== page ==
Man-Eating Leopard of Punanai: Full Story
Back in the 1920s, a bold leopard routinely attacked and killed around 20 people in a small village called Punanai on the east coast of Sri Lanka. Till 1924, the leopard wreaked havoc in the village, striking fear into the hearts of people. It wasn’t until Captain Shelton Agar – a planter and hunter from the hill country came along and killed the leopard that the killings stopped. The stuffed carcass of the very same leopard can still be seen at the National Museum in Colombo.
Most of the people who were involved in this unprecedented incident are long gone. Even if you go to the village of Punanai, you’d be hard-pressed to find someone who knows about the incident. The only reliable account about this man-eating leopard is by Shelton Agar himself, who hunted the leopard during a span of six months in 1924. The full account is available in Douglas Ranasinghe’s book “The Man-Eating Leopard of Punanai” (2009) by the Wildlife and Nature Protection Society of Sri Lanka.
Sir Christopher Ondaatje also wrote his famous book “The Man-Eater of Punanai” back in the 1980s, but in all honesty, it’s more of a personal travelogue and contains only scant information about the actual man-eater, which is limited to a few pages.
Since the event happened nearly a century ago, it’s natural that certain facts maybe misplaced and embellished. According to Shelton Agar’s account, when he shot the man-eating leopard, the only person with him was his driver. Agar was on a ‘machan’ [a wooden platform built on a tree to hunt tigers and leopards] with his driver, overlooking the carcass of the latest victim of the leopard (they were hoping for the leopard to return, which it did). When the leopard returned, Agar shot and killed the leopard, ending its reign of terror.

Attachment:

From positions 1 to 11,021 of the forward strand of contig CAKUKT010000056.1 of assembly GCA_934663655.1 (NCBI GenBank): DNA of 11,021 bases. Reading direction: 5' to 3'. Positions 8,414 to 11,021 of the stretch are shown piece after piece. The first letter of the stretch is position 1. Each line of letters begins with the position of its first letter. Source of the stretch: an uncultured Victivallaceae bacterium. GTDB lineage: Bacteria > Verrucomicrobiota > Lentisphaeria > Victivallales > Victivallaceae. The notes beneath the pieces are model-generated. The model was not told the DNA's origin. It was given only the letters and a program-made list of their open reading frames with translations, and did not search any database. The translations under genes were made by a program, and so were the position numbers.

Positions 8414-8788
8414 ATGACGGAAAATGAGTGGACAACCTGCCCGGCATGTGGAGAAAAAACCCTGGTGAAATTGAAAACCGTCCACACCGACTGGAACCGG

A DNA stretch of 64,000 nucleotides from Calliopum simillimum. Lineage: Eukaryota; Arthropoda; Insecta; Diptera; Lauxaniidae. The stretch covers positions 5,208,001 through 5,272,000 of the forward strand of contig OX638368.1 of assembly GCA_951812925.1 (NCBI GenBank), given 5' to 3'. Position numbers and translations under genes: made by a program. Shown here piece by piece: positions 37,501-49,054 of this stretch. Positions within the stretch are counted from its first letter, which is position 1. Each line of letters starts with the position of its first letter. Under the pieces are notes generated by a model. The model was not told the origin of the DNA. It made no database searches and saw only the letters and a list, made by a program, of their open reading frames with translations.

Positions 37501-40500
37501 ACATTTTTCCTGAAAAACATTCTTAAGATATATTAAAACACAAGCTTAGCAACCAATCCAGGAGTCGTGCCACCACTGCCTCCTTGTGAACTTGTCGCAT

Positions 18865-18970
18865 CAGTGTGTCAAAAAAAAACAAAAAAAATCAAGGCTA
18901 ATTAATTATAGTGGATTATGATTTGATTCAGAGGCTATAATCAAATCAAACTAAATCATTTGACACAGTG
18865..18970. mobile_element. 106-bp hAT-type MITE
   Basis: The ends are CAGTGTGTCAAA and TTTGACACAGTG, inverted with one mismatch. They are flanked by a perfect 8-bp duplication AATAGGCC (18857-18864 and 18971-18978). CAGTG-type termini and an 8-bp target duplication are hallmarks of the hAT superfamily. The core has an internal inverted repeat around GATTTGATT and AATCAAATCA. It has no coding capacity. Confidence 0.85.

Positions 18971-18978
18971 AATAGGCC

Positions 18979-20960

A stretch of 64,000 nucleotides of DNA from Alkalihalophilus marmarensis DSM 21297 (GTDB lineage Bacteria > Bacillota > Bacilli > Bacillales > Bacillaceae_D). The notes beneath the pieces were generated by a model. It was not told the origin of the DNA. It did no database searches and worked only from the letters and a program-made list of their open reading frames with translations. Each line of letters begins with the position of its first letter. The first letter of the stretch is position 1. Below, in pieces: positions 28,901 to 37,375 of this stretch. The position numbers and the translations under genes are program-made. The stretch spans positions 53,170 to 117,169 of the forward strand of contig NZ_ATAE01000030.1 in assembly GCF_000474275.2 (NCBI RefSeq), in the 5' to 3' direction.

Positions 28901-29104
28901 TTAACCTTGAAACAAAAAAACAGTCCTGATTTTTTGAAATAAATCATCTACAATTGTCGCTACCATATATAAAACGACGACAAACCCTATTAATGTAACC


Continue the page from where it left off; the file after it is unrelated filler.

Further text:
But according to the Railway Inspector at the time – A. H. Altendorf – he was also present during the shooting. This was written in an article he wrote to the ‘Daily News’ in 1966 (several years after the incident happened). It could be that his memory failed him after all these years, but then again – how can one forget such an incident? But there’s no way to discredit Altendorf either – he was a reputable man and was actually the person who summoned Agar to Punanai to kill the leopard. At the time, there was 100 Rupee bounty on the leopard.
Did the leopard target Tamil people?
This again is more of a hypothesis than fact, but smoke doesn’t come without fire. In Douglas Ranasinghe’s book, he includes a section by the late Christine Wilson (daughter of Dr. R. L. Spittel) where a man named ‘Podisingho’ (who claims to have accompanied Agar during his hunt for the leopard) states that the man-eating leopard “never ate a Sinhalese” and “after his [the leopard’s] first taste, he seemed to prefer Tamils and Moors”. This seems very far-fetched and discriminatory, but the man-eating leopard’s first victim was actually a small moor boy. Also, his last victim was a mail-runner named ‘Manikan’ – a Tamil. Fact or fiction? It’s really hard to tell.
Finally, it’s also interesting – with a growing population and urbanization – that a man-eater of this caliber never operated in Sri Lanka ever again. Although there have been a few incidents where leopards killed humans, none garnered the infamy of the Punanai man-eater, who left a string of unmatched killings in its wake.
You can watch a short documentary about the Punanai man-eater at: https://www.youtube.com/watch?v=pAL7UpetgXo&t=35s